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The Legal 500 has recognised Brindley Twist Tafft & James and recommended our Clinical Negligence department.

Seen as the leading guide to law firms and solicitors across the UK, the Legal 500 is an independent directory.

 

The 2018 results, which were recently published, recommends BTTJ’s clinical negligence department with the results reflecting the work the department covers relating to cerebral palsy, brain damage, gynaecology and orthopaedics.  Tom Barnes, Partner, and Richard Stanford, Solicitor from the Clinical Negligence department both received a special mention.  The publication recognises that Tom Barnes is ‘highly experienced‘, ‘has  a great case load‘ and ‘is popular with clients‘ and that Richard Stanford is ‘excellent‘, ‘clever‘, ‘hard working‘ and ‘canny‘.

Also recognised from Brindley Twist Tafft & James was our Corporate and Commercial department.  Samantha Wright, who is the Senior Partner at BTTJ, was recommended for her work in this field along with John Chadaway, Partner and Public Notary.

More information on the Legal 500 rankings can be found on the following links:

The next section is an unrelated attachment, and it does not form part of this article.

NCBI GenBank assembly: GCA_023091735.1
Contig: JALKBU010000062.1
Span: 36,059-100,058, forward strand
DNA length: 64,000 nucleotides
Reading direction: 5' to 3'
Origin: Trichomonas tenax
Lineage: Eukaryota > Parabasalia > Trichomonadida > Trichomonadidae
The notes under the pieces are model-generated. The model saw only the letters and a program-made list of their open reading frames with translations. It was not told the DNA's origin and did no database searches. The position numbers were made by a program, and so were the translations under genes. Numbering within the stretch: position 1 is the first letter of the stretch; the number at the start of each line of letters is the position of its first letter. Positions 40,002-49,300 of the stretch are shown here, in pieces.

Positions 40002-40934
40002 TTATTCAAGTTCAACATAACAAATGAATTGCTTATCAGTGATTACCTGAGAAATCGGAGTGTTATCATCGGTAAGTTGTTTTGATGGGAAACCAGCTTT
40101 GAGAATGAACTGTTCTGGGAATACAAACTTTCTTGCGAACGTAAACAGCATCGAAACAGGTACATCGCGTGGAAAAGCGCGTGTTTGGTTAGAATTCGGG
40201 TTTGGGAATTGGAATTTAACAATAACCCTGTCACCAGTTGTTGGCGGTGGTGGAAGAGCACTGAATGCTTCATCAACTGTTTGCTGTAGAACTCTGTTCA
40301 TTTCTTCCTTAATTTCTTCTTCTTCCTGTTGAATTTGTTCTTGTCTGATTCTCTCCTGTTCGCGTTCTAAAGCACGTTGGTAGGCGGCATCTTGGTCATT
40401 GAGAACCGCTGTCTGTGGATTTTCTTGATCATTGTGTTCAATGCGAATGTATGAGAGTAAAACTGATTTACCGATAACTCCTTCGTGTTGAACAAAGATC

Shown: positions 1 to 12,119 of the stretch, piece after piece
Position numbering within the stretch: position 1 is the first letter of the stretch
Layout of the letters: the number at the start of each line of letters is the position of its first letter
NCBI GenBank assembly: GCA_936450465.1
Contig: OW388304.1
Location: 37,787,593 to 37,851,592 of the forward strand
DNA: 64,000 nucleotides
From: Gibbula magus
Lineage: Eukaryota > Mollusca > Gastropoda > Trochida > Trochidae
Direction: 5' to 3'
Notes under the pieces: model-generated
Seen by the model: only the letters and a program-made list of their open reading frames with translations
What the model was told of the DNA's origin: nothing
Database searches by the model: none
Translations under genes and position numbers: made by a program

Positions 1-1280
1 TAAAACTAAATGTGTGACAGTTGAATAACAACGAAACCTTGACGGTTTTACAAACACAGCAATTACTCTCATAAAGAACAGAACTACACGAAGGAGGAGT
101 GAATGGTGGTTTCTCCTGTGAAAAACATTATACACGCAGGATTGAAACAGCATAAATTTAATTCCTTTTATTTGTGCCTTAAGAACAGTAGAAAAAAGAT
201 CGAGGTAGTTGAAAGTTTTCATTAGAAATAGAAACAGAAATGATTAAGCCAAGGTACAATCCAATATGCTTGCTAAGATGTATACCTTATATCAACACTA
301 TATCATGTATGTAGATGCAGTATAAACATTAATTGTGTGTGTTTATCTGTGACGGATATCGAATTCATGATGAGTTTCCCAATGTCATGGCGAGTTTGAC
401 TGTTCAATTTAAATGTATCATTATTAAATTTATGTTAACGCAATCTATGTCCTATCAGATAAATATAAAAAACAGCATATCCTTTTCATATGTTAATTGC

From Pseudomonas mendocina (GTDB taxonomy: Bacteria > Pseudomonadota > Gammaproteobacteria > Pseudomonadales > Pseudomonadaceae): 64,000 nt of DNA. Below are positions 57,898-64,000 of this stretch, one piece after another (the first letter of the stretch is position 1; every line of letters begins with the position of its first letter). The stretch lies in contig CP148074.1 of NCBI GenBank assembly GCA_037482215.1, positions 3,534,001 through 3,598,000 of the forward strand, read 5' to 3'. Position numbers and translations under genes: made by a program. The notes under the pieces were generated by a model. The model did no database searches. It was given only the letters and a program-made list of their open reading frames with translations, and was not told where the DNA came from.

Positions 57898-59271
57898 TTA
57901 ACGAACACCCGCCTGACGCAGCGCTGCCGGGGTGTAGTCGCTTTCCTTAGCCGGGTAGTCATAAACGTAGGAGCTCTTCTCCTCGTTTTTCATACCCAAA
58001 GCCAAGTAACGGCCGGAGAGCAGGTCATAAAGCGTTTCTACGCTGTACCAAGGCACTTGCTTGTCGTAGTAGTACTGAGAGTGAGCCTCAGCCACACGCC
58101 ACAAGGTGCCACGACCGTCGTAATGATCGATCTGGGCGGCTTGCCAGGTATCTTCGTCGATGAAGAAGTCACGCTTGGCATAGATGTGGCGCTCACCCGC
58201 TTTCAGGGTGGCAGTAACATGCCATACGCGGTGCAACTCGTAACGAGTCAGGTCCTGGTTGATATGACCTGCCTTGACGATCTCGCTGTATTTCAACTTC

bttj.info/2JHjWnG

bttj.info/2JIYdvG 

 

We were very pleased to wear our hats at BTTJ and raise money in support of Hats for Headway during Action for Brain Injury Week.

 

BTTJ Medical Negligence staff

Headway are a great charity who support and provide rehabilitation to people affected by brain injury.  Headway LLR raised over £300.

 

 

 

Figures in the annual report of NHS Resolution, which handles litigation against the Health Service, show that parents made 232 claims against maternity units after newborns suffered cerebral palsy or brain damage in 2016/17.  This is a 23% rise from the 188 reported a year earlier.

 

Peter Walsh who is the chief executive of the charity Action against Medical Accidents has commented that ‘More research needs to be done to understand what is leading the increase, but moving away from the cult-like fixation with so-called ‘normal birth’ is a step in the right direction’

‘It is likely that this and also staffing issues has led to delays in intervention to protect babies and their mothers.’
‘No mother should be made to feel abnormal because an intervention is needed, and patient safety should always be the first concern.’

You can read the full story as reported in the Daily Mail here